As Muslim narratives become more visible in the media, Muslim women are wary of whether brands are interested in supporting their identity or profiting from their diversity. With releases like Macy’s Verona Collection and Nike’s Pro Hijab, big brands are seeking to capitalize on the Muslim market, which is bigger than India or China and worth $170bn (£120bn) in America alone. However, as they try to appeal to Muslim millennials, they need to earn their trust.
With a deeply politicised identity, young Muslim women have grown up facing scrutiny and incisive stereotypes about their religion, but are proud of and empowered by their faith. They are focused on maintaining their identity, which is defined by modest values, but still being as creative, outspoken, or stylish as they wish.
Muslim women are sought-after consumers, because they’re open to purchasing most products which fall within their religious parameters. However, they don’t hesitate to challenge brands’ values and motives. They are willing to do the research to make sure they are being respected and represented in all steps of the process, so marketers need to make sure they are supporting them where it matters.
From the trend report Unapologetically Muslim, here are five ways that brands can uplift Muslim women:
Don’t speak for them: Muslim women have experienced a lifetime of people telling their stories. One of the most powerful acts of solidarity is to let them speak for themselves and reclaim their narratives. As Hoda Katebi, the political fashion blogger at JooJoo Azad says: "Work with us and don’t try to assume our needs. Put your money where your mouth is and invest in us. If you want to create a clothing line for Muslims, bring on a Muslim designer and use Muslim models, so you’re not operating off of assumptions about what we want and need."
Hire them: Muslim millennials are interested in finding out if brands employ Muslims before they buy products targeted to them. It is important to them that Muslim people are represented in the companies that they buy from, to create products that genuinely cater to them and authentically represent their stories. As the photographer Nadeen Abuhasan explains: "Bring in Muslims to represent what we think is right and wrong. Make your company more informed and open-minded by learning from someone who’s been living that role their whole life. Provide the platform and bring on more people who identify."
Represent their diversity: Muslim women are not a monolith, but many brands are representing them under one image. The fashion industry is indicating Muslim identity through hijab-wearing women in modest clothing, simplifying an identity that is incredibly complex and nuanced across cultures. Muslim women don’t necessarily look alike or share the same beliefs, yet many brands aren’t portraying their spectrum of thought and identity. As a demographic that is expected to comprise over a quarter of the global population by 2030, brands should represent the diversity of this market. As marketing veteran Benish Shah explains: "The problem is that Muslims can't have cohesive representation, because they're so diverse that none of them have decided what a Muslim should look like. What tends to work better is to fully represent and celebrate women who just happen to be Muslim. Prioritise diversity but cast unusual suspects. Feature women who don’t necessarily look Muslim, but self-identify as such."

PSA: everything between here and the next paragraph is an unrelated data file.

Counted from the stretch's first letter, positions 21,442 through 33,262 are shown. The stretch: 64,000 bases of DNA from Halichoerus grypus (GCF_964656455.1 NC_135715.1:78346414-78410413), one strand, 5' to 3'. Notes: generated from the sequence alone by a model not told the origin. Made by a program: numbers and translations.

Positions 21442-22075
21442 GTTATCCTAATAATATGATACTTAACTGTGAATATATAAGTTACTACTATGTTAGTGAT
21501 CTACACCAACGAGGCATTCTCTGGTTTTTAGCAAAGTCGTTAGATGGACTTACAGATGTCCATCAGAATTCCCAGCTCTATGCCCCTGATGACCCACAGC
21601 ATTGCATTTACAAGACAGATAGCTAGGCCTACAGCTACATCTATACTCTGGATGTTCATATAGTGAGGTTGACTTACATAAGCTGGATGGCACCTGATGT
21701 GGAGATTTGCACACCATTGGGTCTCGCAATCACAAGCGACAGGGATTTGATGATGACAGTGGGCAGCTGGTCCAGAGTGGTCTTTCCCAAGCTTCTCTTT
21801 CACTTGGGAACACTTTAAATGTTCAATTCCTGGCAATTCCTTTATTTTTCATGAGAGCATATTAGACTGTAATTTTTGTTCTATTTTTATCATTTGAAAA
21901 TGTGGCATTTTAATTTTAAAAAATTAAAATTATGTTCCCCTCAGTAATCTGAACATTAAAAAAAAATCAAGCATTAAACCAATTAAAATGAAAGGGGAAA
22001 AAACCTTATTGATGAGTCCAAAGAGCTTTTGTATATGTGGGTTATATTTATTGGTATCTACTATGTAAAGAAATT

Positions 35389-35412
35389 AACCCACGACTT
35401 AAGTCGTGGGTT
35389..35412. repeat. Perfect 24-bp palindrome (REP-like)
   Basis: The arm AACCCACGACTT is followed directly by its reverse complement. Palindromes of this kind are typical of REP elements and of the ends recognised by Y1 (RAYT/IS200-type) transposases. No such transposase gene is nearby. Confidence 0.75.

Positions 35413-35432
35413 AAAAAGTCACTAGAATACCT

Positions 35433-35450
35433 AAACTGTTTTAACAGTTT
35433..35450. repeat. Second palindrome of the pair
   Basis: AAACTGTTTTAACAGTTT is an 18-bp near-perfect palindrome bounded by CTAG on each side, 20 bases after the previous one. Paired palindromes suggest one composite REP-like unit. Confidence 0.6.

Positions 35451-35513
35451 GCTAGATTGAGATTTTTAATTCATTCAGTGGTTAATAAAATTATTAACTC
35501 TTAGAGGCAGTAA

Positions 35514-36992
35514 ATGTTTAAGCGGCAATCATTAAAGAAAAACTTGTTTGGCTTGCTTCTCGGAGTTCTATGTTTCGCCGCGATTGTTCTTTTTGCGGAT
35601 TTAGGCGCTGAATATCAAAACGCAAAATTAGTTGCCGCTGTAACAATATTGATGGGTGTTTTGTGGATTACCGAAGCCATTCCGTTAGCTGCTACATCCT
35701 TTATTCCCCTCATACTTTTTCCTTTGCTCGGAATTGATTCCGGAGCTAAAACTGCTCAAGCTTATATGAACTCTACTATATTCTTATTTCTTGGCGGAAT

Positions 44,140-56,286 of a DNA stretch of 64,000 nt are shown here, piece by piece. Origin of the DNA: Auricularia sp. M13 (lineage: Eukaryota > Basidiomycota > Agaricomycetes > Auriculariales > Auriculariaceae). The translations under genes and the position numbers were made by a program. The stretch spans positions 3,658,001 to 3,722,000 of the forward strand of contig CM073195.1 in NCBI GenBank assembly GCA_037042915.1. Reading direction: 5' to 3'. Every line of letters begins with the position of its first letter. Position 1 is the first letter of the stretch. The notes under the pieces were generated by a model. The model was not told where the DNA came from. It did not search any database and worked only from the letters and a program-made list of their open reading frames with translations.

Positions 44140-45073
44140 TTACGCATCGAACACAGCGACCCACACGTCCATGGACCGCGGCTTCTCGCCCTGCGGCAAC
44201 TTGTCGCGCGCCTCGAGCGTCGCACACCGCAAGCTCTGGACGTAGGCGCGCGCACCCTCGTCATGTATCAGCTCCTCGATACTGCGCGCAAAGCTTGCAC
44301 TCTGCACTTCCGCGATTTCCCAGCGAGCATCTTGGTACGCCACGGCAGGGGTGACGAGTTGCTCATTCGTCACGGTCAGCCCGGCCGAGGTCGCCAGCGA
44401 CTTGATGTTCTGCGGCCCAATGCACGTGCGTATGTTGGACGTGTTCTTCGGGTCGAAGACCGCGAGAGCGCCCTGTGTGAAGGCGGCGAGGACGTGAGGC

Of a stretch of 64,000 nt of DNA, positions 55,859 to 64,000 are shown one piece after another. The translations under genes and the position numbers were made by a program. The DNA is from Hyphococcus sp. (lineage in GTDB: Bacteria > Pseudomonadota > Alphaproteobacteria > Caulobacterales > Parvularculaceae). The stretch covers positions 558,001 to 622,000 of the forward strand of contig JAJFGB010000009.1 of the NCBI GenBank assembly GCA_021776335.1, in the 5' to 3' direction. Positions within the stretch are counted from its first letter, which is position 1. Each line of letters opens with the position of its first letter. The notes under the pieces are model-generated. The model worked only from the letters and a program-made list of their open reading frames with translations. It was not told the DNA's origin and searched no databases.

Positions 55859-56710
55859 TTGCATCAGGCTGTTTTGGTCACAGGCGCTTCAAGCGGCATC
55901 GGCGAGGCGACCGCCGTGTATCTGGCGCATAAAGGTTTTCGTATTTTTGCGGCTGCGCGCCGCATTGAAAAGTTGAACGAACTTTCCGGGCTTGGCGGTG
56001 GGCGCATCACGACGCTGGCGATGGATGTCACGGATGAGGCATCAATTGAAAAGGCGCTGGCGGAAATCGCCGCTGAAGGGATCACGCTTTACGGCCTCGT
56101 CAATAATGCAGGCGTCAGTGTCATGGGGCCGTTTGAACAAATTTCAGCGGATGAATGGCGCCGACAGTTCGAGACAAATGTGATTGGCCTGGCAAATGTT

Respect their values: Muslim women are quick to notice when brands create products designed for them, but don’t follow their religious requirements. They want to see their halal values reflected in the supply chain and clothing that correctly interprets modesty. As Alia Khan, the founder and chairwoman of the Islamic Fashion and Design Council says: "Fashion lines will create modest clothing with hemlines that aren’t long enough, peekaboo cutouts, or sleeves made from sheer fabric, which a modest-based fashionista will never allow. It is a simple mistake that they could easily correct by better understanding the consumer, and translating that knowledge into the product. Brands can only earn their loyalty if they prove they’re actually in the market to please the consumer."
Celebrate what unites them: Despite being a diverse audience, Muslim millennials have a lot of shared cultural traditions and experiences that can inspire emotional connections with brands. Rummi Khan, co-founder of IIIMuslims, a social collective for millennial Muslims, says: "Focus on the small, relatable experiences we share and the variety of ways we experience life. Muslim-Americans can relate to narratives like having trouble getting out of school on Eid or fasting while you're on the football team. Show Muslims in the positive and natural American light of our experience, but acknowledge cultural sensitivities. We all know what it feels like to be a minority."
Nayantara Dutta is a trends researcher at The Innovation Group, J Walter Thompson and the author of Unapologetically Muslim